Recent scientific findings date their arrival earlier than ever thought, sparking hot debate among archaeologists
By Guy Gugliotta
For much of its length, the slow-moving Aucilla River in northern Florida flows underground, tunneling through bedrock limestone. But here and there it surfaces, and preserved in those inky ponds lie secrets of the first Americans.
For years adventurous divers had hunted fossils and artifacts in the sinkholes of the Aucilla about an hour east of Tallahassee. They found stone arrowheads and the bones of extinct mammals such as mammoth, mastodon and the American ice age horse.
Then, in the 1980s, archaeologists from the Florida Museum of Natural History opened a formal excavation in one particular sink. Below a layer of undisturbed sediment they found nine stone flakes that a person must have chipped from a larger stone, most likely to make tools and projectile points. They also found a mastodon tusk, scarred by circular cut marks from a knife. The tusk was 14,500 years old.
The age was surprising, even shocking, for it suddenly made the Aucilla sinkhole one of the earliest places in the Americas to betray the presence of human beings. Curiously, though, scholars largely ignored the discoveries of the Aucilla River Prehistory Project, instead clinging to the conviction that America’s earliest settlers arrived more recently, some 13,500 years ago. But now the sinkhole is getting a fresh look, along with several other provocative archaeological sites that show evidence of an earlier human presence in the Americas, perhaps much earlier.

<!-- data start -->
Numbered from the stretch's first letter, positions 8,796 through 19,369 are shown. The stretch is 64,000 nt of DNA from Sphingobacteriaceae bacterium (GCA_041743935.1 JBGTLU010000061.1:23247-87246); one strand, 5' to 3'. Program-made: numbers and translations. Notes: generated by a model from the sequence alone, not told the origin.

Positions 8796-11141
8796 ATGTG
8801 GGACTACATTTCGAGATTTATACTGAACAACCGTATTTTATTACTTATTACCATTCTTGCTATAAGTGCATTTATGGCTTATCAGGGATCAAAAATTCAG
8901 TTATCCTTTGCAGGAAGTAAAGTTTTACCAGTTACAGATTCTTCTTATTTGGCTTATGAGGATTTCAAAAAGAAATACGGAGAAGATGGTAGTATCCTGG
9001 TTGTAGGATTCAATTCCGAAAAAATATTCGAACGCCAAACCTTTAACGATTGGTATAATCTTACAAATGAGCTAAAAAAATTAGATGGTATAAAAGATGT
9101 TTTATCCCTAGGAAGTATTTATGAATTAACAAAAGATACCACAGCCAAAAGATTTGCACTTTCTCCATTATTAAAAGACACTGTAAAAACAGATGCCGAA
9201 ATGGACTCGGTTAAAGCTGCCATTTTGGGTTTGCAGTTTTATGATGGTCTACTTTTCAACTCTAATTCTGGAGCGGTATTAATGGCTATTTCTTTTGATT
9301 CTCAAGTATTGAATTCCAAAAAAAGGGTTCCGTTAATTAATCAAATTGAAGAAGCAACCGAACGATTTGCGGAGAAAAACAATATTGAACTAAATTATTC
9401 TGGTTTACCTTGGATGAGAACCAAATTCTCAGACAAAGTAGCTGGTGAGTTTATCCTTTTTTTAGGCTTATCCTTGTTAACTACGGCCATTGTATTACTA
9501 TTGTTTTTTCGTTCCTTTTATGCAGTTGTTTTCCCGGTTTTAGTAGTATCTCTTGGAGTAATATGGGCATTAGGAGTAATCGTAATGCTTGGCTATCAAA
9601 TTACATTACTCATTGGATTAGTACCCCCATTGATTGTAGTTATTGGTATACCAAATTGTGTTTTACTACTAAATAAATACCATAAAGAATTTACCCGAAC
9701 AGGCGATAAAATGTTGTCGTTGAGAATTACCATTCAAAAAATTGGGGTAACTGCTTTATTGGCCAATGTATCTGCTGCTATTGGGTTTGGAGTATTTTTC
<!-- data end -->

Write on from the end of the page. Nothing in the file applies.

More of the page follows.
Such methods also will help illuminate how and where Native Americans were enslaved in the early centuries of Spanish and Portuguese colonization of the New World.
In an early 16th-century cemetery in southeastern Cuba called El Chorro de Maita, archaeologists found 133 people in 108 burials. This is the only cemetery in Cuba known to include native Taino people, according to Roberto Valcarcel Rojas at the Netherlands’ University of Leiden, who has studied the remains and artifacts.
Isotope analysis suggests that individuals came from West Africa and Mesoamerica, as well as from Cuba. The Mesoamericans may be from Mayan populations on the Yucatan peninsula, and their presence in Cuba points to a European-run slave trade that included today’s Mexico as well as Africa.
Free DNA tests are sometimes available to encourage participation in surname projects. Offers are usually restricted to Y-DNA tests with sponsorship being provided by the relevant surname project. Some projects will underwrite the entire cost of a DNA test. Other projects will contribute towards the cost of a test or pay for tests for a limited number of markers. In order to qualify for the offer it is usually necessary to supply a list of your paternal line ancestors for at least three or more generations. A list of currently available sponsorship offers from ISOGG project administrators is given below.
Note that for tests ordered through Family Tree DNA when a third party pays for a test, the person testing first has to agree to the initial test and then to any upgrades to the test. The person who paid also has rights to the results, just not to the DNA. If the tester doesn't want the person or group to have access to the results any more, then that person has to reimburse the entire cost of the test and any upgrades before the person or group is denied access.